TORONTO (Reuters) - The Canadian dollar strengthened against its U.S. counterpart on Friday but still declined 0.4 percent for the week as recent comments from the Bank of Canada weighed on the currency and higher U.S. Treasury yields boosted the greenback.
At 4 p.m. EDT (2000 GMT), the Canadian dollar was trading 0.3 percent higher at C$1.2831 to the greenback, or 77.94 U.S. cents. It touched its weakest since April 3 at C$1.2900.
“We had over the last few days some dovish statements coming out of the Bank of Canada,” said Hosen Marjaee, senior managing director, Canadian fixed income at Manulife Asset Management.
“They became a bit more concerned about the strength of the Canadian economy, so that took away some expected rate hikes out of the curve and that pushed the Canadian dollar weaker.”
The loonie has declined more than two percent since the Bank of Canada last week held its benchmark interest rate steady at 1.25 percent and said it did not know when or how aggressive it would need to be to keep inflation in check.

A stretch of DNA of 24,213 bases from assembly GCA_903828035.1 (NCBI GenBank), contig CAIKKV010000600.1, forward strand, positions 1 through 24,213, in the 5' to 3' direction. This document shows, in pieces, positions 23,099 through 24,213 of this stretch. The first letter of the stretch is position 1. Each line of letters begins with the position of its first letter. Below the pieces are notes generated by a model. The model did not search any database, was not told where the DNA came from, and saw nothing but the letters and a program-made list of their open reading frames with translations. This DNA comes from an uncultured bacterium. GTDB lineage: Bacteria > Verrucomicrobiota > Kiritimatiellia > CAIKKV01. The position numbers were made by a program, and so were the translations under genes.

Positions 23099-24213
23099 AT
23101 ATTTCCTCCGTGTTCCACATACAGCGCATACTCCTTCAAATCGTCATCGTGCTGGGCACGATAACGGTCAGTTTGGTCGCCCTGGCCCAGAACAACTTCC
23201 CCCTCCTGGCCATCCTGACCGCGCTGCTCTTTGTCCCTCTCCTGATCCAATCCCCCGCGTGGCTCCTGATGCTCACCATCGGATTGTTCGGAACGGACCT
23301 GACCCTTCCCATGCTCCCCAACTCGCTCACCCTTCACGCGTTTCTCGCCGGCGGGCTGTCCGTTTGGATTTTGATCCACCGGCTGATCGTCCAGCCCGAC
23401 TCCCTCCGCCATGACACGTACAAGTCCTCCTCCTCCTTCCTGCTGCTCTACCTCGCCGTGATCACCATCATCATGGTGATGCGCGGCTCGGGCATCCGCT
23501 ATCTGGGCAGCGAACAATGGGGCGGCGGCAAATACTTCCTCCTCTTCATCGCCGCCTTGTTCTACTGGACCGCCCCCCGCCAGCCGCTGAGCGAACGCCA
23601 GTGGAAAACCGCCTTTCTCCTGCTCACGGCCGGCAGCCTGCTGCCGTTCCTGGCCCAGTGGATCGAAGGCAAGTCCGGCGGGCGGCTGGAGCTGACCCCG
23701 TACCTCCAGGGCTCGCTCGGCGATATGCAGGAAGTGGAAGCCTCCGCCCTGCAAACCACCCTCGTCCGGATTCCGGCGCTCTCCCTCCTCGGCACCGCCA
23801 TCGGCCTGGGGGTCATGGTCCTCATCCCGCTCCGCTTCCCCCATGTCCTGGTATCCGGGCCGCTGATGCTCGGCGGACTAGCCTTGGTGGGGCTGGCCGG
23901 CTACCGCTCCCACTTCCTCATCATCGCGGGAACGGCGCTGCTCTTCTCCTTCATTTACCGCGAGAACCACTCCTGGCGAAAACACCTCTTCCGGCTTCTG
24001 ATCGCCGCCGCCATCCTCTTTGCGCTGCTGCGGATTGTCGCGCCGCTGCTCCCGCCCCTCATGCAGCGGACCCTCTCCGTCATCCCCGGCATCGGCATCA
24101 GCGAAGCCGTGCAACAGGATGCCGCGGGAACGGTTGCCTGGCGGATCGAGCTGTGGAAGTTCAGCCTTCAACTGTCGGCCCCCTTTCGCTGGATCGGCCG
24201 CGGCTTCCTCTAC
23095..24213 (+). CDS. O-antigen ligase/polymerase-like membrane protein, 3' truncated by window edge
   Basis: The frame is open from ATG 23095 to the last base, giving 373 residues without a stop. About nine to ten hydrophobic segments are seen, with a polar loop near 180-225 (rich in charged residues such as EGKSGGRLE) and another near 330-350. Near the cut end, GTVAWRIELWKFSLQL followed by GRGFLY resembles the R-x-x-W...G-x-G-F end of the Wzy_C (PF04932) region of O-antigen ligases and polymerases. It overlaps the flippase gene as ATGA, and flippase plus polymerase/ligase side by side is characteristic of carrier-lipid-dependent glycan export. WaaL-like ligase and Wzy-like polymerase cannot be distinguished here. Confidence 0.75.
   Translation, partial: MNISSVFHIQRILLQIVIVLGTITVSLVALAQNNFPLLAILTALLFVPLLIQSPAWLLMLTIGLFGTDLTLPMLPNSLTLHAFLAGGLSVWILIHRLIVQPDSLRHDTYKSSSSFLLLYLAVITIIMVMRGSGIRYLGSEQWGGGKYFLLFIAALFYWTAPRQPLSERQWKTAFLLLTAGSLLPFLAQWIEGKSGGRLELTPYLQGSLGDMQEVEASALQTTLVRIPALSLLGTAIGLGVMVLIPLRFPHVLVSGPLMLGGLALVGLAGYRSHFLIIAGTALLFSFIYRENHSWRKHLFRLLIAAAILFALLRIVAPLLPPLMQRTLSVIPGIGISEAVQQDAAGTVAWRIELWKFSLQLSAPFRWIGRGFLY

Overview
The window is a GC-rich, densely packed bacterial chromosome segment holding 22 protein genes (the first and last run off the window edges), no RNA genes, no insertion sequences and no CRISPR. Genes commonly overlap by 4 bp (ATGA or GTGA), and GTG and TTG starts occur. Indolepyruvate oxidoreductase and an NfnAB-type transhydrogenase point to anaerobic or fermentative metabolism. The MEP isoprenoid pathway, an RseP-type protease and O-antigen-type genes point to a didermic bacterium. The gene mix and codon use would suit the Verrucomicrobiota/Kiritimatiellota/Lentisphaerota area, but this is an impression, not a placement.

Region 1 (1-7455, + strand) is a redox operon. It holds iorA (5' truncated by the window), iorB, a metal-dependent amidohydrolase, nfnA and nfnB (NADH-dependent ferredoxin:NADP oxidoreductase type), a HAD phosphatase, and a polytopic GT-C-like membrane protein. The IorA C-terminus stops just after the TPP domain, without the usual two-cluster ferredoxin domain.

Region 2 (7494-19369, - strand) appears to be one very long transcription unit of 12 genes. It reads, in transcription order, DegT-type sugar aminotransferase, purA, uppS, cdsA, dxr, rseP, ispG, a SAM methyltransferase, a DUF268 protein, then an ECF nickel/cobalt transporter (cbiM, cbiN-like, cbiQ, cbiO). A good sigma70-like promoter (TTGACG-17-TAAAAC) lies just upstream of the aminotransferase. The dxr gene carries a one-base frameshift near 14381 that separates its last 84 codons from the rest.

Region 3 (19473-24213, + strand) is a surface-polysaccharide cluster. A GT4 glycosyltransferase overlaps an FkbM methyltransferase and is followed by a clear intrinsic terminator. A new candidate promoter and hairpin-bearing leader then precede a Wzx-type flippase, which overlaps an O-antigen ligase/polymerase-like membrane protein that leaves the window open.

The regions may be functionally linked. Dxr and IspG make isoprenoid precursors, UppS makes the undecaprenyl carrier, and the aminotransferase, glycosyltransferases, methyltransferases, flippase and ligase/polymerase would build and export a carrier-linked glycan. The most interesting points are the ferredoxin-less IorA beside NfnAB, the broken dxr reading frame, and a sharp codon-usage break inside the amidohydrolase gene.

The central bank has worried about uncertainties that could hurt the economy, including a shift toward protectionist global trade policies.
Negotiators trying to hammer out a quick deal to revamp the North American Free Trade Agreement said they will take a break until May 7, allowing time for consultations with the auto industry in Mexico and for U.S. Trade Representative Robert Lighthizer to visit China.
Speculators have trimmed bearish bets on the Canadian dollar for the third straight week, data from the U.S. Commodity Futures Trading Commission and Reuters calculations showed. As of April 24, net short positions had fallen to 25,144 contracts from 30,324 a week earlier.
U.S. crude oil futures settled 0.1 percent lower at $68.10 a barrel. Oil is one of Canada’s major exports.
The U.S. dollar held steady despite a government report showing slower U.S. first-quarter economic growth, with the currency on track to end its strongest week since November 2016.
Canadian government bond prices were higher across a flatter yield curve in sympathy with U.S. Treasuries as investors worried about the strength of the global economy.
The two-year rose 3.5 Canadian cents to yield 1.896 percent and the 10-year climbed 27 Canadian cents to yield 2.321 percent.
Reporting by Fergal Smith; editing by Jonathan Oatis and James Dalgleish